How to avoid sending items to the landfill when moving and renovating

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27 March 2022

Reading Time: 4 minutes

Minimise waste during a house move or renovation and contribute to a thriving circular economy. Fiona Ralph’s tips will help you say no to the skip.

I can’t bear the idea of anything going to landfill. Each time my husband puts something on the dump pile, I pull it out and try to figure out how we can repurpose it. It takes a lot more time to dispose of things in an environmentally conscious way, and of course at times I succumb to the rubbish bin when there are no other options.

Assorted vintage cups and saucers

Each time I manage to reuse something, I get a thrill out of knowing that the item is continuing on its merry life instead of going to landfill.

Donations and online marketplaces

Op shops are my go-to for donating quality items. All the furniture that didn’t fit in our new home went to the local Women’s Refuge. But op shops aren’t a dumping ground. You should always check with a charity before dropping off goods, to ensure they want your items – and don’t leave things outside the shop where they may be stolen or damaged. Make sure things aren’t dirty or broken either – charities don’t usually have the resources to fix or clean items, and have to spend thousands of dollars disposing of rubbish each year.Rows of assorted old doors stacked upright in large concrete room

Salvage shops (opposite) are a great place to look for, or pass on, old doors and other building materials.

But there’s a big gap between the op shop and the dump, and it’s an area I like to get my hands grubby in. Often something that is damaged can still be desirable for someone with the time to fix it, such as the broken 1980s stereo I listed for free on Facebook Marketplace – I had dozens of people interested. Trade Me and reuse shops at recycling centres are other good options for random items, such as leftover building materials.

E-waste recycling

Speaking of old electronics, like most people, we have collected a number of these over the years. We also removed lots of redundant aerials and cords that were attached to the outside of our house when we moved in. You can take these to an e-waste recycling depot where components are repurposed.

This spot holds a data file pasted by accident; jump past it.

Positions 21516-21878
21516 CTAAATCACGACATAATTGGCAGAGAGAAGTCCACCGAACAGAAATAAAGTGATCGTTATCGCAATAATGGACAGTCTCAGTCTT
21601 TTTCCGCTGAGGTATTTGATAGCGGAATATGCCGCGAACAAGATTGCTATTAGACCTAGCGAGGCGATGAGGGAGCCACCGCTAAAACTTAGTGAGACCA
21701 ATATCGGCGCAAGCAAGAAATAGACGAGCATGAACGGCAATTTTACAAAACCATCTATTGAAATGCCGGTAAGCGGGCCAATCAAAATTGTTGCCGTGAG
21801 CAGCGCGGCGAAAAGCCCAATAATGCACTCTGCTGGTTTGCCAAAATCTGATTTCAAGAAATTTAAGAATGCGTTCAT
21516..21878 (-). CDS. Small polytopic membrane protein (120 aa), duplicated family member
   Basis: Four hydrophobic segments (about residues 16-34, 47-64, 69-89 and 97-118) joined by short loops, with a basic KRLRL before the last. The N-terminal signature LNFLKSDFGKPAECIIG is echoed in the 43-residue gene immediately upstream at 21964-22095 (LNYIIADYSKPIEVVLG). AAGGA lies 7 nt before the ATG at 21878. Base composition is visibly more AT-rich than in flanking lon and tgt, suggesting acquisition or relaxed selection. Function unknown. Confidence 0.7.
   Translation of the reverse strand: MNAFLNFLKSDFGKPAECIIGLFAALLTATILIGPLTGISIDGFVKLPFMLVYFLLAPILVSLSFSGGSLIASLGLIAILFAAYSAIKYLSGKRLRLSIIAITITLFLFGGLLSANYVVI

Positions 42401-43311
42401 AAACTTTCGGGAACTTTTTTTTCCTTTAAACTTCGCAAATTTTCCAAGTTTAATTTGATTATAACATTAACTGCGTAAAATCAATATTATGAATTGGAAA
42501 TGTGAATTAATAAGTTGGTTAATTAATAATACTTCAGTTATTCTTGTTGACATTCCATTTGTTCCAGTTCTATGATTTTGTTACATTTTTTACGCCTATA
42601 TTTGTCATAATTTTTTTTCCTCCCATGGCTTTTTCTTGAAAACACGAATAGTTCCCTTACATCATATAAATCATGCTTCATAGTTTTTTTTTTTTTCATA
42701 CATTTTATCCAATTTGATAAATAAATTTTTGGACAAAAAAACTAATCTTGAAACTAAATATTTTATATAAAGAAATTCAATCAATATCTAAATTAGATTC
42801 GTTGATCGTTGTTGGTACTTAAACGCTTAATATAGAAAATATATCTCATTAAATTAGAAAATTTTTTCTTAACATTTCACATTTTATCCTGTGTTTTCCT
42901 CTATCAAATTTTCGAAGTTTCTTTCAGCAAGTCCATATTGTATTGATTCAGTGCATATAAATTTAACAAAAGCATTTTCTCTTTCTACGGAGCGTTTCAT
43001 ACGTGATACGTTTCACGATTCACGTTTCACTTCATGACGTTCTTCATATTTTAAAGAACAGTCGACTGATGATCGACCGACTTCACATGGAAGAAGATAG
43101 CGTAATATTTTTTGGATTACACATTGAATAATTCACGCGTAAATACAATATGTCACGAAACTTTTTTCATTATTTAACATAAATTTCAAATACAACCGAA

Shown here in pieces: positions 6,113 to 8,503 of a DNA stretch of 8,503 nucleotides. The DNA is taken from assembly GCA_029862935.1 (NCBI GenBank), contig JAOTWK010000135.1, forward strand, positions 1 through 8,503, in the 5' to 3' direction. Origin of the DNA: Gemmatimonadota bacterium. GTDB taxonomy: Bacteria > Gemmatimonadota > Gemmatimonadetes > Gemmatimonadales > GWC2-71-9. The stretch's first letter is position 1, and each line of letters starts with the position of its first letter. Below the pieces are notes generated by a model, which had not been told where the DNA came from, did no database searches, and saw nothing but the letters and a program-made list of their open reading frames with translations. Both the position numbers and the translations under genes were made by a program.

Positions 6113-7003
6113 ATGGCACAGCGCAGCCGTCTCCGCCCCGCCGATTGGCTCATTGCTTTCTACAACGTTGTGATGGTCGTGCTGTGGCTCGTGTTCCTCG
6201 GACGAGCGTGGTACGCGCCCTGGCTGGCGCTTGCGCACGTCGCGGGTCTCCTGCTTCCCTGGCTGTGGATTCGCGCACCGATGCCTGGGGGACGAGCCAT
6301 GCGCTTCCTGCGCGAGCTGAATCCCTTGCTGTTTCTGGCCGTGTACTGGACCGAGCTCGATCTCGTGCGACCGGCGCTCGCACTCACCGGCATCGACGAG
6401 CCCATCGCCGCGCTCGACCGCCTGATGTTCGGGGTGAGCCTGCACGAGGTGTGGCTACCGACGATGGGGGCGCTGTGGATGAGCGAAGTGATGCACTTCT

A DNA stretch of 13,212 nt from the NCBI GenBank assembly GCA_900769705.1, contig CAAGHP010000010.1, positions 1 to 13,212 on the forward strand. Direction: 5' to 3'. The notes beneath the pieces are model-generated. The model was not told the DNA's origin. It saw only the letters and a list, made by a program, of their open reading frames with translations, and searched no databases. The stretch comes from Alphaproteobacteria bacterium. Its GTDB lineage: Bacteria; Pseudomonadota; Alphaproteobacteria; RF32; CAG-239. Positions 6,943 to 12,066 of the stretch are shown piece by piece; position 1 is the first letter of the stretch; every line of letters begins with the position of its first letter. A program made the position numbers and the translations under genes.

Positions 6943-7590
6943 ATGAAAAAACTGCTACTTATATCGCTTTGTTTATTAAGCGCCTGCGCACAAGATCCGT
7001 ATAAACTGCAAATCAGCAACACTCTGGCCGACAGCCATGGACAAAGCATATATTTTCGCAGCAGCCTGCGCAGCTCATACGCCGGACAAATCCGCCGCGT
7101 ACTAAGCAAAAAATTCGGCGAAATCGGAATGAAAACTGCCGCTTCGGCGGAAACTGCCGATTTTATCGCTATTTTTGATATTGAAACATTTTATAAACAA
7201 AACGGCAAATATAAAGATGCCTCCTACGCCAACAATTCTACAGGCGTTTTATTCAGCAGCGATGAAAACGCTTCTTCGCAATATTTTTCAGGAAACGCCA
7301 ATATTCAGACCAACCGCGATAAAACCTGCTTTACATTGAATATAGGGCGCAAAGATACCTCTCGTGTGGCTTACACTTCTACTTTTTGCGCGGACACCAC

While removing the aerials, we also pulled some fly screens off our verandah, and I offered these for free on Facebook. Unfortunately, these were all loaded up on the roof of my new Facebook acquaintance’s car when he mentioned he was going to use them to make whitebait nets.

Four of the fish species in the whitebait catch are endangered, according to Forest & Bird, and whitebait is listed as “worst choice/ don’t eat” in the charity’s Best Fish Guide – but what was I going to do? Tell him I didn’t condone his hobby and take them back? Would it have been preferable for my screens to have gone to the dump?

Am I even responsible for what happens to my items after I pass them on? Welcome to my brain. These are the thoughts that keep me up at night.

Old fly screens leaning against a fence

Our old fly screens were a hit on Facebook Marketplace, albeit with a catch.

Salvage shops and demo yards

We removed our screen doors as well (although now that it’s fly season I’m not sure that was the smartest idea). We are hoping to sell these on Trade Me or to a demolition yard. There are salvage shops and demo yards around the country that buy and sell used building materials and fittings. These are also amazing places to hunt for bargains if you are renovating.

Friends and family

You can also look closer to home when rehoming items. You may have friends, family members or neighbours who could reuse something (although steer clear of dumping things on people who don’t want them!). I had almost resigned myself to throwing out some broken cups when I noticed that my new neighbour creates mosaics using ceramics. Now she takes all my broken cups, jugs and vases (luckily for her I’m clumsy).

Good things to know

If you’re going to leave something out the front of your house, make sure to post it on a community Facebook page or selling group at the same time, so people know it’s there – and bring it in if no one takes it. Although people do collect things from the side of the road – and I love to myself – I’ve seen many good items ruined after a heavy rainfall, particularly soft furnishings and electrical items.

An old table with Free written on a sign stuck to it

If your city organises inorganic collections, these are also worth looking into, as some items are repurposed and redistributed to charity groups. Other community websites such as Neighbourly are useful for selling and giving things away too.

When it’s time to renovate, items like curtains and wood, aluminium, electrical components and fittings can be either recycled or repurposed by some organisations and community groups, while smaller items such as fabric, tiles, vinyl and even polystyrene can be used by schools and community organisations for art projects.Collectors Anonymous book cover on map with accessories

The latest edition of Collectors Anonymous, includes details of op shops, vintage shops and recycle centres around the country. See collectorsanonymous.co.nz.

According to studies, 40 percent of New Zealand’s waste comes from the construction industry, so separate building materials and look online to see where you can donate, sell or dispose of your items.

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